Monogamy Monogamy is a form of marriage in which an individual has only one spouse during their lifetime or at any one time serial monogamy. Anthropologist Jack Goody 's comparative study of marriage around the world utilizing the Ethnographic Atlas found a strong correlation between intensive plough agriculture, dowry and monogamy. This pattern was found in a broad swath of Eurasian societies from Japan to Ireland.
The majority of Sub-Saharan African societies that practice extensive hoe agriculture, in contrast, show a correlation between " bride price " and polygamy. In all cases, the second marriage is considered legally null and void. Besides the second and subsequent marriages being void, the bigamist is also liable to other penalties, which also vary between jurisdictions.
Serial monogamy Governments that support monogamy may allow easy divorce. Those who remarry do so on average three times. Divorce and remarriage can thus result in "serial monogamy", i.
This can be interpreted as a form of plural mating, as are those societies dominated by female-headed families in the Caribbean , Mauritius and Brazil where there is frequent rotation of unmarried partners. The "ex-wife", for example, remains an active part of her "ex-husband's" or "ex-wife's" life, as they may be tied together by transfers of resources alimony, child support , or shared child custody.
Bob Simpson notes that in the British case, serial monogamy creates an "extended family" — a number of households tied together in this way, including mobile children possible exes may include an ex-wife, an ex-brother-in-law, etc.
These "unclear families" do not fit the mould of the monogamous nuclear family. As a series of connected households, they come to resemble the polygynous model of separate households maintained by mothers with children, tied by a male to whom they are married or divorced.
Polygamy Polygamy is a marriage which includes more than two partners. The suffix "-gamy" refers specifically to the number of spouses, as in bi-gamy two spouses, generally illegal in most nations , and poly-gamy more than one spouse.
Societies show variable acceptance of polygamy as a cultural ideal and practice. According to the Ethnographic Atlas , of 1, societies noted, were monogamous; had occasional polygyny; had more frequent polygyny; and 4 had polyandry.
The actual practice of polygamy in a tolerant society may actually be low, with the majority of aspirant polygamists practicing monogamous marriage. Tracking the occurrence of polygamy is further complicated in jurisdictions where it has been banned, but continues to be practiced de facto polygamy. The vast majority of the world's countries, including virtually all of the world's developed nations, do not permit polygamy.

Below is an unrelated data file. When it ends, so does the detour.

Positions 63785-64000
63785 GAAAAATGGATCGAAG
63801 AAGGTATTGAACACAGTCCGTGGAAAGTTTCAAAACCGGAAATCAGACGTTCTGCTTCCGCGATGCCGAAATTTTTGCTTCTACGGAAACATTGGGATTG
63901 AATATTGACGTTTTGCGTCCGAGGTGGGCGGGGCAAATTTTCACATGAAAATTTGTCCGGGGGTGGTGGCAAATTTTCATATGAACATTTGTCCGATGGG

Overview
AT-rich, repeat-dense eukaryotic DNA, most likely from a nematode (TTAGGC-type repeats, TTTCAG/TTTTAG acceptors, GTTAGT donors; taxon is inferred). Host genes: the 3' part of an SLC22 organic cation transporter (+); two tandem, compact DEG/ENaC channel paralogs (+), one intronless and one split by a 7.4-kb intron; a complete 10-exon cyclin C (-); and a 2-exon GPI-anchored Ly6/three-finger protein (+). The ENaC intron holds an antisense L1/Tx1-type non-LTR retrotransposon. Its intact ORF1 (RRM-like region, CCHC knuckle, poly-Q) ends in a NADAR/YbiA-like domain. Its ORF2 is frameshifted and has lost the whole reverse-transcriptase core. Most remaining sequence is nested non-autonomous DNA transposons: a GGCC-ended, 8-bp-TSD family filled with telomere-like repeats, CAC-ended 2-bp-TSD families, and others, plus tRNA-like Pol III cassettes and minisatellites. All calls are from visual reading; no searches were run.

There have been calls for the abolition of polygamy in developing countries. Concubinage Polygyny usually grants wives equal status, although the husband may have personal preferences. One type of de facto polygyny is concubinage , where only one woman gets a wife's rights and status, while other women remain legal house mistresses. Although a society may be classified as polygynous, not all marriages in it necessarily are; monogamous marriages may in fact predominate. It is to this flexibility that Anthropologist Robin Fox attributes its success as a social support system: To correct this condition, females had to be killed at birth, remain single, become prostitutes, or be siphoned off into celibate religious orders.
Polygynous systems have the advantage that they can promise, as did the Mormons, a home and family for every woman. In some cases, there is a large age discrepancy as much as a generation between a man and his youngest wife, compounding the power differential between the two.
Tensions not only exist between genders, but also within genders; senior and junior men compete for wives, and senior and junior wives in the same household may experience radically different life conditions, and internal hierarchy. Several studies have suggested that the wive's relationship with other women, including co-wives and husband's female kin, are more critical relationships than that with her husband for her productive, reproductive and personal achievement.